I’m attending BIO 2004 being held here in San Francisco. There’s going to be 18K to 20K attendees, people from more than 100 countries, official promotion delegations from 65 countries and 38 states, 5 governors, hundreds of companies and a yet unknown number of protestors.
But I got a real surprise this morning. In a previous post I said I’d be the only ACS person there. Amend that. As I stepped into line to get my nametag and the inevitable conference bag, at the same moment an ACS staff person, Barbara Shreve, Director of Corporate Development for the Bay Area Region, was lining-up too. It turns out that in the last few weeks she and an ACS volunteer have been angling to get an appointment with the new director of Bay Bio, the dominant biotechnology trade association in the Bay Area and local sponsor for BIO 2004. They got in to see him, found a family cancer connection, and a relationship was born.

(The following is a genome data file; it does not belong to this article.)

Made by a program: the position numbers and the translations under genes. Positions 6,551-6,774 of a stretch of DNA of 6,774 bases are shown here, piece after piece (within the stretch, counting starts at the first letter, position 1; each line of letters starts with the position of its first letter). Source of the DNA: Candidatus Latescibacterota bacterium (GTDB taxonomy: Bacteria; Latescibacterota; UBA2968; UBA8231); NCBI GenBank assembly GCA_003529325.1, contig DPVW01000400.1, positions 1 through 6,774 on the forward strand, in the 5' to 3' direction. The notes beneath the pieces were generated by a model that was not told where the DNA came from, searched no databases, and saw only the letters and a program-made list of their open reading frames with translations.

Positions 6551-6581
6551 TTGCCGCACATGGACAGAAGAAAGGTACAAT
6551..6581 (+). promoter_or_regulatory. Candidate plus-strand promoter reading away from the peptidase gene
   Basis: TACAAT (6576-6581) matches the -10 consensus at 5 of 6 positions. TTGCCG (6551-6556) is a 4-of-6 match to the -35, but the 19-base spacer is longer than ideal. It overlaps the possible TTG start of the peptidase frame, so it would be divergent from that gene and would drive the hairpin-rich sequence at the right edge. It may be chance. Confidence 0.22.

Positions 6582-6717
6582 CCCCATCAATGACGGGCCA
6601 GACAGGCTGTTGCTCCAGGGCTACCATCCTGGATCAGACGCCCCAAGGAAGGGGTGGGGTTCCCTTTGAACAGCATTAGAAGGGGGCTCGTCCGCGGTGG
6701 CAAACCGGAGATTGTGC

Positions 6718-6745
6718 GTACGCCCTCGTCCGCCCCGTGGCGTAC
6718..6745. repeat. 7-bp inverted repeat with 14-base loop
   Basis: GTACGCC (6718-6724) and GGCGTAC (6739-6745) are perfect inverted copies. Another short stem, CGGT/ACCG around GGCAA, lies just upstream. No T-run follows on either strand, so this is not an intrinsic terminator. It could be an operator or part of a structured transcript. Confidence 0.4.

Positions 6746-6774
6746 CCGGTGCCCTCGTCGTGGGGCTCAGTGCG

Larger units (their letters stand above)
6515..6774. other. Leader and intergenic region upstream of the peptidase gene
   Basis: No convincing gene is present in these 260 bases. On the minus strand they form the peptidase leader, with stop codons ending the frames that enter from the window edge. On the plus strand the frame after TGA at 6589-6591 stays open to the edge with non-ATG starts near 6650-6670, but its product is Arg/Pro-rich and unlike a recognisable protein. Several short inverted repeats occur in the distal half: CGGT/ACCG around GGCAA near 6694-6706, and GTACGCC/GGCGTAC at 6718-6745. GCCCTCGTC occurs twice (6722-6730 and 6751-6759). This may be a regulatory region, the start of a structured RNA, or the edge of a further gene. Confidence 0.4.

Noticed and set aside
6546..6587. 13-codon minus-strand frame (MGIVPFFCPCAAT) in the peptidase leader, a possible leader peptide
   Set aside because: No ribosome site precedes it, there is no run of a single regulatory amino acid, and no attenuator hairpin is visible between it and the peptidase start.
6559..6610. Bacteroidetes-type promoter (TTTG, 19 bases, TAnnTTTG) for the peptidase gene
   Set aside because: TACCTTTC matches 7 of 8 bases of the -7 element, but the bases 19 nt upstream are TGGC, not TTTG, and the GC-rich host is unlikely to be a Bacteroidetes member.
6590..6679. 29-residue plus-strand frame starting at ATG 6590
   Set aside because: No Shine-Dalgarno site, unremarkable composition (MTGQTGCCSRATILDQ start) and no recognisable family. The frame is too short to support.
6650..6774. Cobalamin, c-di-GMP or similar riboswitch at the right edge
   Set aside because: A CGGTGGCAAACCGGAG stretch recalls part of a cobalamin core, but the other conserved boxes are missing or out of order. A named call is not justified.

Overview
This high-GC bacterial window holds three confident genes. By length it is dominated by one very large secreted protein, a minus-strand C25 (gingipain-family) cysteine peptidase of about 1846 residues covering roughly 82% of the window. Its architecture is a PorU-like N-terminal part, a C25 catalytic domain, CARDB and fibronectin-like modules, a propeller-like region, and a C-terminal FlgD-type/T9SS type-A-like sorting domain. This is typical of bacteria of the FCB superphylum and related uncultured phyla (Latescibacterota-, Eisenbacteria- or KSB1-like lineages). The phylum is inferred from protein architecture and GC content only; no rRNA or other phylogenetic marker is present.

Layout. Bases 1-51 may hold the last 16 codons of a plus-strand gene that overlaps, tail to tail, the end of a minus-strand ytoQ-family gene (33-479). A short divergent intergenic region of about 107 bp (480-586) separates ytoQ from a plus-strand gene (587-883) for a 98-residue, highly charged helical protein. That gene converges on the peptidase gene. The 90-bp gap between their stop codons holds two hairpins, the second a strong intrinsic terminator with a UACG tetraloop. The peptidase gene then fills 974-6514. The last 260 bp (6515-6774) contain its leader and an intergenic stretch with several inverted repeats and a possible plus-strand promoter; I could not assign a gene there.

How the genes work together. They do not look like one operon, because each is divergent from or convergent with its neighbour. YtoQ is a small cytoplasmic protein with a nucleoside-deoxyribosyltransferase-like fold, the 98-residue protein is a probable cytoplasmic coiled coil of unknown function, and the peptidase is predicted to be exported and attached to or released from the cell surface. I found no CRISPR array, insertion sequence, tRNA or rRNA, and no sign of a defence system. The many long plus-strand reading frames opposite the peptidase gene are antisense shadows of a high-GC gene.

Another surprise: Barbara’s there free. The guy gave her a complementary admission to BIO 2004. There’s a savings of about $1,500!
So the point is the potential of relationships between ACS and life science companies is being discovered by people in the field. They know an opportunity when they see one. Nobody knows exactly what the result will be, but there’s a lot of space to be explored. I told Barbara that I’d been looking at that for the past couple of years and advocating ACS engagement. I’m delighted that she and others are getting involved. We’re going to compare notes during and after BIO 2004 and see about working together on all this.